Tuesday, July 5, 2022

One billion people worldwide have mental disorders: WHO

The data released Friday said the staggering figure was even more worrying because it included around one in seven teenagers.

• June 18, 2022
Tedros Ghebreyesus (Credit: Twitter)

The latest data released by the World Health Organisation (WHO) estimated that nearly one billion people worldwide suffer from some form of mental disorder.

The data released Friday said the staggering figure was even more worrying because it included around one in seven teenagers.

“To make matters worse, in the first year of the COVID-19 pandemic, rates of common conditions such as depression and anxiety went up by more than 25 per cent,” it said.

According to the data, social and economic inequalities, public health emergencies, war, and climate crises are global, structural threats to mental health.

The health body said that depression and anxiety went up by more than 25 per cent in the first year of the pandemic alone, just as it suggested the recognition of the critical roles that mental health plays in sustainable development.

“Investment into mental health is an investment into a better life and future for all,” WHO Director-General Tedros Ghebreyesus said.

Citing the latest available global data from 2019, Mr Ghebreyesus said that even before COVID-19 hit, only a small fraction of people needing help had access to adequate, affordable, quality mental health treatment.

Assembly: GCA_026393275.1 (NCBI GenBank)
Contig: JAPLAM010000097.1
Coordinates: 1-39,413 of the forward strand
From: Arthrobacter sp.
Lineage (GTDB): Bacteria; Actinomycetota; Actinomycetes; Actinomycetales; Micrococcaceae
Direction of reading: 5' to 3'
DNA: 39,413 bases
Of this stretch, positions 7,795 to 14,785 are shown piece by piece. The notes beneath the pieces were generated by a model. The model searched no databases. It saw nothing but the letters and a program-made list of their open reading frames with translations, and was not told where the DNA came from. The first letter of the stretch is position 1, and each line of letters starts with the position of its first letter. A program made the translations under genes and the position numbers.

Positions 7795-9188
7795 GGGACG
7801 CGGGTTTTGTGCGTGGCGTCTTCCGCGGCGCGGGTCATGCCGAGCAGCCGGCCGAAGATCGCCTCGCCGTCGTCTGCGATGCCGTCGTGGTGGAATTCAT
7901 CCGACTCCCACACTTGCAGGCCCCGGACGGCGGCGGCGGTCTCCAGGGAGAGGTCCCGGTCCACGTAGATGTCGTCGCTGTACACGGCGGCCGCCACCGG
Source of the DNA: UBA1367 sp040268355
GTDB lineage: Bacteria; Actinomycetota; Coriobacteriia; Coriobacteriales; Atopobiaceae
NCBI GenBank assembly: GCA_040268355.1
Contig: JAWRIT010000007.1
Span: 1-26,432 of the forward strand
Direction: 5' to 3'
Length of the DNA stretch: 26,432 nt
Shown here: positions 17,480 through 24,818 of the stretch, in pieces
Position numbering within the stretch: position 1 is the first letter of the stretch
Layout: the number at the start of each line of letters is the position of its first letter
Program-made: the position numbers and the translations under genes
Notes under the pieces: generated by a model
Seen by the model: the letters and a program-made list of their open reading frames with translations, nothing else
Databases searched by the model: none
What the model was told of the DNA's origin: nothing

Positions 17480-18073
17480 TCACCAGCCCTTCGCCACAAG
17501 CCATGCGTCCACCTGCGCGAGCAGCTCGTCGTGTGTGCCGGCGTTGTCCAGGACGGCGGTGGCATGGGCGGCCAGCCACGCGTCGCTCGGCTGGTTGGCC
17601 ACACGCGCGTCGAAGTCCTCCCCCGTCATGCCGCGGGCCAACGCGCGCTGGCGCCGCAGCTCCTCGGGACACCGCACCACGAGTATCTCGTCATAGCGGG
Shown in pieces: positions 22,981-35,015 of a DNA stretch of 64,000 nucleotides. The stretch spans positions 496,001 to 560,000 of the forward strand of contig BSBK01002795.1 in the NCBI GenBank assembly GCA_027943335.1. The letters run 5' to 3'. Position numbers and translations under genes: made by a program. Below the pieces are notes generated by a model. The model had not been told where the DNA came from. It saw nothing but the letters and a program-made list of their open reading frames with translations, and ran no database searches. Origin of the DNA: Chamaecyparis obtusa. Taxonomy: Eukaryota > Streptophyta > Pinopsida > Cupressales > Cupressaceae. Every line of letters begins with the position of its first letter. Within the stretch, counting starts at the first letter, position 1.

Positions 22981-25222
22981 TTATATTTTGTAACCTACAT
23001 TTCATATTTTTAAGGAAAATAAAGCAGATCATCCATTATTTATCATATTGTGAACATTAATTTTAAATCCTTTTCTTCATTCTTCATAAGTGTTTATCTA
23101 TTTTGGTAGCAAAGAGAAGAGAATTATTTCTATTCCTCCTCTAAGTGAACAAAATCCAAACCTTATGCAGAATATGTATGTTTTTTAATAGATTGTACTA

He said that more than 70 per cent of those with psychosis worldwide did not get the help they needed.

“The gap between rich and poor nations highlights unequal access to healthcare, as seven in 10 people with psychosis receive treatment in high-income countries, compared to only 12 per cent in low-income countries,” Mr Ghebreyesus said.

According to him, the situation is more dramatic for cases of depression, pointing to gaps in assistance across all countries, including high-income ones.

“Only one-third of people who suffer from depression receive formal mental health care.

“Although high-income countries offer ‘minimally-adequate’ treatment for depression in 23 per cent of cases, this drops to just three per cent in low and lower-middle-income countries,” he said.

He added, “We need to transform our attitudes, actions and approaches to promote and protect mental health and provide and care for those in need.”


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